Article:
Issue 2, Winter 2019

Swans hit by bread myth

25 Aug 2019  | 

The effects of a disastrous ‘Ban the Bread’ campaign last year are still being felt, with many people still confused over whether you should feed it to swans and other waterfowl. The spread of this fake news is thought to have led to malnutrition and even deaths and prompted the Queen’s Swan Marker to issue a statement dispelling the myth.

“Swans have been fed bread for many hundreds of years without causing any ill effects,” says David Barber, MVO (Member of the Royal Victorian Order). “While bread may not be the best dietary option for swans compared to their natural food such as river weed, it has become a very important source of energy for them, supplementing their natural diet and helping them to survive the cold winter months when vegetation is very scarce.”

“There is no good reason not to feed bread to swans, provided it is not mouldy. Most households have surplus bread and children have always enjoyed feeding swans with their parents. I therefore encourage members of the public to continue feeding swans to help improve their chances of survival, especially through the winter.” He says there is also no evidence that feeding bread causes angel-wing deformity in swans.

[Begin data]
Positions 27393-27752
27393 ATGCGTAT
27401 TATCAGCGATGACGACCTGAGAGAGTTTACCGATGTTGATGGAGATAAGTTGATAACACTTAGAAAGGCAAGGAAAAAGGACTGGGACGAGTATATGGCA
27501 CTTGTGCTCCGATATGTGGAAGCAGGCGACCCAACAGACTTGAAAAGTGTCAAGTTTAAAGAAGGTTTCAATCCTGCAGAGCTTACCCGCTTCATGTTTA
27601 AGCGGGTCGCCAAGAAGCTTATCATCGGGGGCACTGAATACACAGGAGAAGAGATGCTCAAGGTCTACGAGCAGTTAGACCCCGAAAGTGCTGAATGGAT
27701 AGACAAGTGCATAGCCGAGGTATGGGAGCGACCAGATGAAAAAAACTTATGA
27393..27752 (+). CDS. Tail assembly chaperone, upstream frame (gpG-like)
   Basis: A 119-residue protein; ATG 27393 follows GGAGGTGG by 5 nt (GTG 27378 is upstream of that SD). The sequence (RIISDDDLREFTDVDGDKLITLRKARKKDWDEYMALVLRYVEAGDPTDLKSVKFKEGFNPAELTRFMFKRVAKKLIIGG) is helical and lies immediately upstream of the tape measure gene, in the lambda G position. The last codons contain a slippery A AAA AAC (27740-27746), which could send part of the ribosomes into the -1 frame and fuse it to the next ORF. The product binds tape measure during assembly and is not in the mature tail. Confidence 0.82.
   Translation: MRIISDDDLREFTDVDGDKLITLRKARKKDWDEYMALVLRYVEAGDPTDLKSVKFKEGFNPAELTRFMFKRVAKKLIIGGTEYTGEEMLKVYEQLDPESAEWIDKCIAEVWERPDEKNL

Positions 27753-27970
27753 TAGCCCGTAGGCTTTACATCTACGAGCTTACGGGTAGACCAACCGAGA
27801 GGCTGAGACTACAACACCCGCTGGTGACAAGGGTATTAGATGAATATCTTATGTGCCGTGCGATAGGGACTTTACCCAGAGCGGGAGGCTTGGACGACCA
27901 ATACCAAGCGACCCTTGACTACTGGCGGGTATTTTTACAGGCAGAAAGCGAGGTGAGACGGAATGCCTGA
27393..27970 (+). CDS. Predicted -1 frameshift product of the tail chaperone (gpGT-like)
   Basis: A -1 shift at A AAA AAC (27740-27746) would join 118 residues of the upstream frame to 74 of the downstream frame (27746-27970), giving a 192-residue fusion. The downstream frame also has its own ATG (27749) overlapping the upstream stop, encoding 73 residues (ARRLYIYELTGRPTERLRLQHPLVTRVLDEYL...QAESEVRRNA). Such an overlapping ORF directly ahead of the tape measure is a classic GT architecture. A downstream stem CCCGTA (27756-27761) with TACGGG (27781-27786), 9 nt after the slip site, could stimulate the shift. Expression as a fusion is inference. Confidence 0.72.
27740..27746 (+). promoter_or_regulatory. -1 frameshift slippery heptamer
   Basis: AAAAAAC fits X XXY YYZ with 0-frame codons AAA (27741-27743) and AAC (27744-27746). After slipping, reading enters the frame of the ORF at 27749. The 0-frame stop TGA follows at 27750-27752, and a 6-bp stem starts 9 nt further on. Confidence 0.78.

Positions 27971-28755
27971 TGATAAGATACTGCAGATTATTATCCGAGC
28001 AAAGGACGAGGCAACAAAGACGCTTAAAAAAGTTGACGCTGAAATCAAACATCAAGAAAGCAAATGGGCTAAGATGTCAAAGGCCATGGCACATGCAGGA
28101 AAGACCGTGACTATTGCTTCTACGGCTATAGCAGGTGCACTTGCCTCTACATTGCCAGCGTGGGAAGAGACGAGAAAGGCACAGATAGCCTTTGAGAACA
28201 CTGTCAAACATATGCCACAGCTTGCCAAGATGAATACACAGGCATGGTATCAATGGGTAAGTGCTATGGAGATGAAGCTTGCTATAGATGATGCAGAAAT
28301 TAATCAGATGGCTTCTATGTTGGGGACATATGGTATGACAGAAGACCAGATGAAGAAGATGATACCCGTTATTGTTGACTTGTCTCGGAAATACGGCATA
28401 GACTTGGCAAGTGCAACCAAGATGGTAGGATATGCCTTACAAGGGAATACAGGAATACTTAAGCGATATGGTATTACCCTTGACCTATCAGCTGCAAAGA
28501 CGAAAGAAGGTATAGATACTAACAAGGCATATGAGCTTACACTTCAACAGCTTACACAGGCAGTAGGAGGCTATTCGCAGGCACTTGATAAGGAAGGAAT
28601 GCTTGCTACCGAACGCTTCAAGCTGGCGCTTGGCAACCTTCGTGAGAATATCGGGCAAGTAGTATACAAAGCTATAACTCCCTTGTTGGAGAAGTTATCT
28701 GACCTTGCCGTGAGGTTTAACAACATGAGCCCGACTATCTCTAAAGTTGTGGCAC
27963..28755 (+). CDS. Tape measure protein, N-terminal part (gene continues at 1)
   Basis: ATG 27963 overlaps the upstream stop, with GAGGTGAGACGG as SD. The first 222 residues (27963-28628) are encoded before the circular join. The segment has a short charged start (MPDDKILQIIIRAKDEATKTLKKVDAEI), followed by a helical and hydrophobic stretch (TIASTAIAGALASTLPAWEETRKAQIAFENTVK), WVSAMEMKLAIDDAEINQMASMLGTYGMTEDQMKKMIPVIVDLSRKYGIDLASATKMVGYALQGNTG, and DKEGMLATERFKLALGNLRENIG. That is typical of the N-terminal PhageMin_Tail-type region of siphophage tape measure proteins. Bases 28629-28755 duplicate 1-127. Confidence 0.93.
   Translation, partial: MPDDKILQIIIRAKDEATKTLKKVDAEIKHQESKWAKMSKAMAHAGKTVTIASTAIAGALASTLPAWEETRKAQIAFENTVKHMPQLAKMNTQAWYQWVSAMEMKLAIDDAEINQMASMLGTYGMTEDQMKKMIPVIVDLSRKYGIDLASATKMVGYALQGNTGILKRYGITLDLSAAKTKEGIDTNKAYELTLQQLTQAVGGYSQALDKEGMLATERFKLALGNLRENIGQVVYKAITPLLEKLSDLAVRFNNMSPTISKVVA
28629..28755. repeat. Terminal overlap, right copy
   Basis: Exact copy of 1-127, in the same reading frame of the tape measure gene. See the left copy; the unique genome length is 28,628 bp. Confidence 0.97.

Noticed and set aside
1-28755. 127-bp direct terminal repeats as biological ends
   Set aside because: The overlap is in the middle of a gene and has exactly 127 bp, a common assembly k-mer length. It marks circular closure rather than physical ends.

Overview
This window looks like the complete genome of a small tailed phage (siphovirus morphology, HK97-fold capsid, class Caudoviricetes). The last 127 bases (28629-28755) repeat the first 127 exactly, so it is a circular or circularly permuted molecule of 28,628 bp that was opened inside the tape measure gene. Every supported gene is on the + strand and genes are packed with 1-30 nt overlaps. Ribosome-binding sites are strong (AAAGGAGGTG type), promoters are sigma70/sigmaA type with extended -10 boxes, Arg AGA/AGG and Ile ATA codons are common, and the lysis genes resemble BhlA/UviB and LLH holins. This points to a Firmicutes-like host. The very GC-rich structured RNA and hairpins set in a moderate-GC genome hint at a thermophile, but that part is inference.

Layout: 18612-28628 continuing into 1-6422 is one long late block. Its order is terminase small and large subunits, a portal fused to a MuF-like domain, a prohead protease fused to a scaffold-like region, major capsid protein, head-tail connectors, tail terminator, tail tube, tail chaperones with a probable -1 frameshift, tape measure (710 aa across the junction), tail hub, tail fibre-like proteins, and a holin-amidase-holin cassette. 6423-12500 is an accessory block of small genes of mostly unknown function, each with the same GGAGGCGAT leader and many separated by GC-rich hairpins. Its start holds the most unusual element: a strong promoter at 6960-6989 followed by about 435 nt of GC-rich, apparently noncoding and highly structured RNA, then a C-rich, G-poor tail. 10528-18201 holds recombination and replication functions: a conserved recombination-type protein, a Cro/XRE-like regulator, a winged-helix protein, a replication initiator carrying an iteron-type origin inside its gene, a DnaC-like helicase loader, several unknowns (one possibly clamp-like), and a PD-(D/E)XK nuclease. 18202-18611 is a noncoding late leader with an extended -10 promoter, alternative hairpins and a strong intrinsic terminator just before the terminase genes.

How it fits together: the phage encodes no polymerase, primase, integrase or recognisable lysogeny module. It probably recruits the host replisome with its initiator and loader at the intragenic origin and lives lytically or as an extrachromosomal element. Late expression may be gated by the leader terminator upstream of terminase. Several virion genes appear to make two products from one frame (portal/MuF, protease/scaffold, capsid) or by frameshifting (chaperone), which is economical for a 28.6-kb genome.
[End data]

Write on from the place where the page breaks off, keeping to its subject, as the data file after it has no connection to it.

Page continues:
Mr Barber is currently asking dog owners to control their pets following an increase in the number of fatal attacks on swans. An appeal issued on his website says, “Many adult swans have been killed in the most appalling circumstances; others have been seriously injured and in almost all of these cases the clutch of eggs has been lost with the result that swan numbers may be adversely affected. This negative impact on swan numbers exacerbates the already difficult struggle faced by mute swans to survive on our rivers where they are subjected to pollution, other natural predators and, of course, the threat posed by humans. We therefore ask dog owners to keep their dogs under control when in the vicinity of swans and other wildlife.” For more information about the role the Queen’s Swan Marker plays in conservation of the mute swan visit